Lots of love,

SUSS OBS Team-Building Camp

The camp is finally over. Done and dusted.

I wasn’t very excited for it, nor was I reluctant. The only thing that made me slightly apprehensive was the fact that I had to be around new people (and something else, which I’m not courageous enough to share). When my group first met during the induction, we were extremely awkward. None of us are exceptionally loud or extroverted, so there wasn’t a member who managed to hype up the group. Our student buddy wasn’t very loud either and slightly awkward too (not that it was a problem because I’m sure he did his best).

On hindsight, however, I think I’m quite lucky because firstly, I’m introverted and I cannot handle extremely loud people. Secondly, although as individuals none of us exactly stood out, as a team, I think we’re pretty impressive because we complemented each other with our individual strengths.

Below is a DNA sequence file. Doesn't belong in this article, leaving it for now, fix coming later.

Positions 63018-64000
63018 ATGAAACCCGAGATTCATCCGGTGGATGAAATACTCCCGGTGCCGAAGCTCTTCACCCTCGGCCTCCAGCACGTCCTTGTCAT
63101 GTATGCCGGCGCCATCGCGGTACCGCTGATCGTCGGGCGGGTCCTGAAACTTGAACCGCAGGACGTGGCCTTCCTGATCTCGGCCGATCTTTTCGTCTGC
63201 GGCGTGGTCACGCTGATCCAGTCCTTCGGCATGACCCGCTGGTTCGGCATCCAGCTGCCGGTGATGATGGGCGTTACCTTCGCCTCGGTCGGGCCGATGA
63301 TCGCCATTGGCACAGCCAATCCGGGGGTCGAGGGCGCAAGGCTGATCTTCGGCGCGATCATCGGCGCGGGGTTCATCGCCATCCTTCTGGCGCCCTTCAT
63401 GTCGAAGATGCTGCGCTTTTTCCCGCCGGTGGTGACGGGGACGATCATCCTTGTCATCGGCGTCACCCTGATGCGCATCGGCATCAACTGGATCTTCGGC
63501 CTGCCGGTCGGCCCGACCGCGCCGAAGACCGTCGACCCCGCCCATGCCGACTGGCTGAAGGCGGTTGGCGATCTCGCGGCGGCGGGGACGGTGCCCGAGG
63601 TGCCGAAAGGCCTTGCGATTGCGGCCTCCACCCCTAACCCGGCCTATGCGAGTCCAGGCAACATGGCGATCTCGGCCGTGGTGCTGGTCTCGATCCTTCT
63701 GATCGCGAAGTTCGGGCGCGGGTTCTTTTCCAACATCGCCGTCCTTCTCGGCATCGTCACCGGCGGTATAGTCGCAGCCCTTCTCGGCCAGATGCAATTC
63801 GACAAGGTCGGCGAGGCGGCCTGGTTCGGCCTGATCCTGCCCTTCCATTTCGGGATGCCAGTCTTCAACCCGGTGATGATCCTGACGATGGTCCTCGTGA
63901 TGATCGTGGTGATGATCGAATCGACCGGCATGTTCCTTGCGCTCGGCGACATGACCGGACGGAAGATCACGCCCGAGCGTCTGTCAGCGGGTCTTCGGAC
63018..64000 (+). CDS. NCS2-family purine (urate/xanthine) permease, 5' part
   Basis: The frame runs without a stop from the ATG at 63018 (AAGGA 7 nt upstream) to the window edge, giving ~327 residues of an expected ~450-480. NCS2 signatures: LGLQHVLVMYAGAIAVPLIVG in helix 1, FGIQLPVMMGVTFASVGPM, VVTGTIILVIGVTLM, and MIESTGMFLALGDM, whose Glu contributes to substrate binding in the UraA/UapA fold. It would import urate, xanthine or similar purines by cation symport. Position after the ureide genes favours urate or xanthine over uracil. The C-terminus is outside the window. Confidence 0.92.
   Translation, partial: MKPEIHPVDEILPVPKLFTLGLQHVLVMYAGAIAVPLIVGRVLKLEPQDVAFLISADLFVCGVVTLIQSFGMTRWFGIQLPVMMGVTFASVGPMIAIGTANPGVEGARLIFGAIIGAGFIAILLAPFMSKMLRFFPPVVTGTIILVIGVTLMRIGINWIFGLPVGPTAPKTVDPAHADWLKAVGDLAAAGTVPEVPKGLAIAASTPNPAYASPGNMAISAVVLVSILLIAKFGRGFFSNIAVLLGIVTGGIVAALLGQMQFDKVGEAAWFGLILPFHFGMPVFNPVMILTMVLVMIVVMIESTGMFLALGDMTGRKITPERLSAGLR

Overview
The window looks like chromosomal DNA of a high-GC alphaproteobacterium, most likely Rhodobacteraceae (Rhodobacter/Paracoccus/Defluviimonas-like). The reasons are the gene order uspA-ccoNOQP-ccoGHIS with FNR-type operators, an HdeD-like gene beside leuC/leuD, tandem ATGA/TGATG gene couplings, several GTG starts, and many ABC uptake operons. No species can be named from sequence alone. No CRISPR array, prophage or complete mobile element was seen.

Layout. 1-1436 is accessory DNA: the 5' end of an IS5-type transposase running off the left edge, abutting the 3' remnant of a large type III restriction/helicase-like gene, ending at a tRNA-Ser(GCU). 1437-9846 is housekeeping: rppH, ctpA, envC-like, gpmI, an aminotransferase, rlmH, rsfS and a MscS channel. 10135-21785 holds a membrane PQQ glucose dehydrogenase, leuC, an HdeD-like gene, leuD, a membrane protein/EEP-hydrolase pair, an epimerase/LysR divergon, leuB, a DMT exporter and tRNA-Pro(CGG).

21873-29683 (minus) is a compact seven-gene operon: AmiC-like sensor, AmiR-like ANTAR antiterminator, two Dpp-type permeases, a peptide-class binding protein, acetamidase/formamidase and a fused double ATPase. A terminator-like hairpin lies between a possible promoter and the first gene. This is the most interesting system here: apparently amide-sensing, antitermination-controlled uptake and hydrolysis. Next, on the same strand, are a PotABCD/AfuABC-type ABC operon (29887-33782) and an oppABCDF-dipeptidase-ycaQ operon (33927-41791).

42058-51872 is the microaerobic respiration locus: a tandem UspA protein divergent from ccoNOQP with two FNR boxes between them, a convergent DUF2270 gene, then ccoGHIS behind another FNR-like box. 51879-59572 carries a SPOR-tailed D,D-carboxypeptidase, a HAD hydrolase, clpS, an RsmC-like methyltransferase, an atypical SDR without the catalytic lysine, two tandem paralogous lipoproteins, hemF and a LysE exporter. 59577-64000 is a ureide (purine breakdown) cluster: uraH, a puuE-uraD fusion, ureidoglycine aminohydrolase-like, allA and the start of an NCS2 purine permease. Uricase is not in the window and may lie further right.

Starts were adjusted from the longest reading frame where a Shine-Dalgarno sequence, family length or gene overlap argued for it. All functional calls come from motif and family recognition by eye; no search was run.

It was a 3 day 2 night camp, with the first day mostly comprising of talks and team-building activities. The service learning talk which I initially dreaded turned out to be pretty interesting. The content suited my interests and I learned quite a bit too. I even braved myself to speak up! Undoubtedly, it’s easier because it’s a small team, but it was still something that required some mustering of courage. I realise, though, that whenever I speak in front of a crowd (small or large), my voice and perhaps face and/or hands (if I’m holding something) giveaway my nervousness. My voice tend to tremble and with all eyes on me, my face will flush. It’s a physiological response I have no control over 😦